South Korea's jobless rate fell to 2. 8 percent last month due to strong job creation in the manufacturing sector, but job creation for all industries slowed slightly on the service industry's sluggishness, a government report showed Wednesday.
The unemployment rate came in at 2.8 percent in November, down 0.1 percentage point from the same month last year, according to Statistics Korea. From a month before, the rate was unchanged.
After peaking at 4.2 percent in February, the jobless rate has trended down to 2.8 percent that is nearly at a full employment level. The November figure was the lowest this year.
The unemployment rate gauges the percentage of people unemployed who actively sought jobs over the past four weeks to the economically active population, or the sum of people employed and those unemployed.
The number of people unemployed, who failed to land work despite job-hunting efforts, reached 710,000 last month, down 19, 000 from a year earlier.
"Reduction in the unemployed was attributable to continued job creation of over 300,000 in the overall industry and a fall in those unemployed of all age group except in its 50s," the statistical agency said in a press release.
The jobless rate among those aged between 15 and 29 stood at 6. 7 percent in November, down 0.1 percentage point from a year before. The rate was down 0.2 percentage point from the previous month.
Meanwhile, the total number of people employed reached 24,941, 000 in November, up 353,000 from a year earlier. The on-year growth was slightly down from a 396,000 increase for October.
"The manufacturing industry-led job creation boosted overall job growth, but slowing job creation in the service sector reduced the overall job increase," said the statistical agency.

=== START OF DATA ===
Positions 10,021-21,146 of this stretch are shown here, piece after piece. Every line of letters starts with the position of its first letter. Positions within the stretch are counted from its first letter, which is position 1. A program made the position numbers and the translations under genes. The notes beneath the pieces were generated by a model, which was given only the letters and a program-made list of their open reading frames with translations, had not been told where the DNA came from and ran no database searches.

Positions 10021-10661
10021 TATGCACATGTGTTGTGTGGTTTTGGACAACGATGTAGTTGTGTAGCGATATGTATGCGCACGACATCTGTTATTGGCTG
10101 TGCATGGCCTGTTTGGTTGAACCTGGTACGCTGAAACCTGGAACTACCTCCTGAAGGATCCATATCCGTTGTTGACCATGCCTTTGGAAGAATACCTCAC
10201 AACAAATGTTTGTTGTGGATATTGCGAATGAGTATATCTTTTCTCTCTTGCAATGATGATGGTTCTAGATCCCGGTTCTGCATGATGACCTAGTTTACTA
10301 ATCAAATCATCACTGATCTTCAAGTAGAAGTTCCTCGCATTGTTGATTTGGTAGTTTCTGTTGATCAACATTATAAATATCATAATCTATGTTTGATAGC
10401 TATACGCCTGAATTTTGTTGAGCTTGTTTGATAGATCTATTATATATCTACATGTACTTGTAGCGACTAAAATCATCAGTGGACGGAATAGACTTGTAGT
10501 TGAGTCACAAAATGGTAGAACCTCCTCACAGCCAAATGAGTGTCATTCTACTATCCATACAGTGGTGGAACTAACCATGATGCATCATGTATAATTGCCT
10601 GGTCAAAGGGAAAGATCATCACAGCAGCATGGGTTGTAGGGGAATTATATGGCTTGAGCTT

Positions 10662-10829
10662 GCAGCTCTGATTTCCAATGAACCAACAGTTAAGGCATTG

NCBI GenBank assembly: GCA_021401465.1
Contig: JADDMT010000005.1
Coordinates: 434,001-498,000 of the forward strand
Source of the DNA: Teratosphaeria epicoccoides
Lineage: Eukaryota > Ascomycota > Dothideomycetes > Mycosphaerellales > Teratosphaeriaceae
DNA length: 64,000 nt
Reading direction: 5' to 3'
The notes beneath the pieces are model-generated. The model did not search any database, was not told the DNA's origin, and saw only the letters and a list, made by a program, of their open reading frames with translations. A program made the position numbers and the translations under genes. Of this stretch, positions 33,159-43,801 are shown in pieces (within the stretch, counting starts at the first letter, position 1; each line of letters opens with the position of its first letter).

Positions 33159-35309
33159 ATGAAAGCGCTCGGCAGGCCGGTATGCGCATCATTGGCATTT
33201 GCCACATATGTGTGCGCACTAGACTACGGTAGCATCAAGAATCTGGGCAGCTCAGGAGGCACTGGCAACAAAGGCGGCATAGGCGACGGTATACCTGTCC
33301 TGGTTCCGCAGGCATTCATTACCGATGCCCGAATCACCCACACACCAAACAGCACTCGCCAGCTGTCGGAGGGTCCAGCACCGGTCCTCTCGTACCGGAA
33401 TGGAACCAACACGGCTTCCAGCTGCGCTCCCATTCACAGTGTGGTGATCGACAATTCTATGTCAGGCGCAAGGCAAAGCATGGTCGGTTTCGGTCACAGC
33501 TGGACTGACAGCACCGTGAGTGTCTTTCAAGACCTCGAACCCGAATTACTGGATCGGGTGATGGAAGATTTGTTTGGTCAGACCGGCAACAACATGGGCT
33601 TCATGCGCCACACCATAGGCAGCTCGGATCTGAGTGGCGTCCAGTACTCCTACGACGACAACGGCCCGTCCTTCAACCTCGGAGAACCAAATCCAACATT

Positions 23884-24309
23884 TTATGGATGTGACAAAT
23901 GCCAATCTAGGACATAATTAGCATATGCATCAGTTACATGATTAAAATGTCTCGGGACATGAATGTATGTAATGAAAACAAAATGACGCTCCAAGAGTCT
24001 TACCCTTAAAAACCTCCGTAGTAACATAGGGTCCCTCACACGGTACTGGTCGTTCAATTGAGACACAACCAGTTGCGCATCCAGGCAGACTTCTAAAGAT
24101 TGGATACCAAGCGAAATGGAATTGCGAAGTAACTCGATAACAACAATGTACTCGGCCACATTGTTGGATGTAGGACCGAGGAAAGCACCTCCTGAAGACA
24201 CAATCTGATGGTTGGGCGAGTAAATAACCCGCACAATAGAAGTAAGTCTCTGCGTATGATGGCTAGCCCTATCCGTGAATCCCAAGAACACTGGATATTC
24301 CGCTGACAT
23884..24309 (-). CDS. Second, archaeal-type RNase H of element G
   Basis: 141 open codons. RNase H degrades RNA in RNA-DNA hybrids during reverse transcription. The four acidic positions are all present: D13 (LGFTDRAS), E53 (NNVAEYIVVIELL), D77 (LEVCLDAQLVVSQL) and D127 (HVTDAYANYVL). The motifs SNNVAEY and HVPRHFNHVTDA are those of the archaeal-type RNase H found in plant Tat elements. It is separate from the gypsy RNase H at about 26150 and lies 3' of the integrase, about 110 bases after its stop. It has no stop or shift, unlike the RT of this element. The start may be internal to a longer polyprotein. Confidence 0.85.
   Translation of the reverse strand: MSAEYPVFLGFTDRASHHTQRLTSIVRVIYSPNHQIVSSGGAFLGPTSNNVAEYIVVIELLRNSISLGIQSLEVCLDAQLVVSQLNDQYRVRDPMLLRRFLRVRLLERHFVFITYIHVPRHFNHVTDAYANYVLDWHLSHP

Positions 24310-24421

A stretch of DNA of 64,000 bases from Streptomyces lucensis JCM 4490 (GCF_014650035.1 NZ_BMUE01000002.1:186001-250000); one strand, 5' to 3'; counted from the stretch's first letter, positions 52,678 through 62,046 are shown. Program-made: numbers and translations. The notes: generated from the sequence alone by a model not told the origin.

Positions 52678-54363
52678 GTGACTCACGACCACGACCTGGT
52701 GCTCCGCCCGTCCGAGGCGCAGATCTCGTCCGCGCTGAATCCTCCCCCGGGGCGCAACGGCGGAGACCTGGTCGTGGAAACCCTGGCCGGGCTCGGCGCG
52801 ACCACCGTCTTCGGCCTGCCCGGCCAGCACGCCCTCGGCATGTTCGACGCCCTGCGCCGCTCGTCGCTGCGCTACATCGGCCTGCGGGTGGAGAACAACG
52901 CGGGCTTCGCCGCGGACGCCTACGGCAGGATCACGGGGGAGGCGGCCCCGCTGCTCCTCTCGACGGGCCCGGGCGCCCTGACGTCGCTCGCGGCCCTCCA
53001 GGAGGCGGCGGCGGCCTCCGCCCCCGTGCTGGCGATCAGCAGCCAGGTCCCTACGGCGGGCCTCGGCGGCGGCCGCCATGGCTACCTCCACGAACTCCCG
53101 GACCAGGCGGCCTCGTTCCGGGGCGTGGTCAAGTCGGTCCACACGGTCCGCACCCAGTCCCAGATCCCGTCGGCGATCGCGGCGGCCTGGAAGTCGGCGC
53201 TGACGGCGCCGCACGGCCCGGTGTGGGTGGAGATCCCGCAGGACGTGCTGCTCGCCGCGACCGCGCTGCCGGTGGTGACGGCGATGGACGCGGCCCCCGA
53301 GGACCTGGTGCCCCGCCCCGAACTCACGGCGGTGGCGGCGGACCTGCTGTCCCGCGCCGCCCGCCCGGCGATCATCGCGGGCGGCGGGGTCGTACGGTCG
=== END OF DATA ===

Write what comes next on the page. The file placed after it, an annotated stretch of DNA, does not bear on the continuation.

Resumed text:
The hiring rate, which gauges the percentage of working people to the working age population, or those aged 15 and over, came in at 59.7 percent in November, unchanged from a year before. The employment rate is an alternative measure to the jobless rate for assessing labor market conditions.
By industry, the manufacturing sector created 164,000 jobs last month, with the health and social welfare industry employing 71, 000 workers. The science and technology service industry added 49, 000 positions, and the transport industry hired 45,000 workers.
The publication, broadcasting, information and communication service industry reduced 51,000 jobs in November, and the public administration, national defense and social welfare administration sector cut 43,000 workers. The construction industry decreased 35, 000 positions.
The number of people employed as a regular worker increased 443, 000 in November from a year before, but the number of workers hired on a daily basis reduced 64,000 last month. Temporary workers declined 87,000 over the same period. The number of self- employed increased 38,000 last month.
The number of those working less than 36 hours per week reached 3,192,000 in November, down 2.9 percent from a year earlier. Among them, involuntary part-time workers came in at 308,000, down 3.5 percent from a year before.
The involuntary part-time workers are those who want to work full time and are available to do so, but they are employed part time as their working hours are cut back involuntarily or they are unable to find a full time job.
In November, people working less than 18 hours per week stood at 989,000, among whom those working part time for economic reasons and wanting to work full time reached 109,000.
The economically inactive population, or people aged over 15 minus the economically active population, expanded 1.5 percent on- year to 16,123,000 in November due to continued growth in those who did not work due to old age and housework.
The number of people who prepare for job-searching increased 9. 8 percent on-year to 582,000 in November, and the number of people too discouraged to continue their search for jobs increased 15,000 on-year to 193,000 last month.
Discouraged workers are those who want to work and are available to do so, but they failed to get the job due to tough labor market conditions. They are those who looked for a job sometime in the prior 12 months.
The so-called "take-a-rest" item, or those who replied that they took a rest during the job survey period, reached 1,438,000 in November, down 6.9 percent from a year earlier. The item is important as it can include those who are unemployed and too discouraged to search for work for a long time.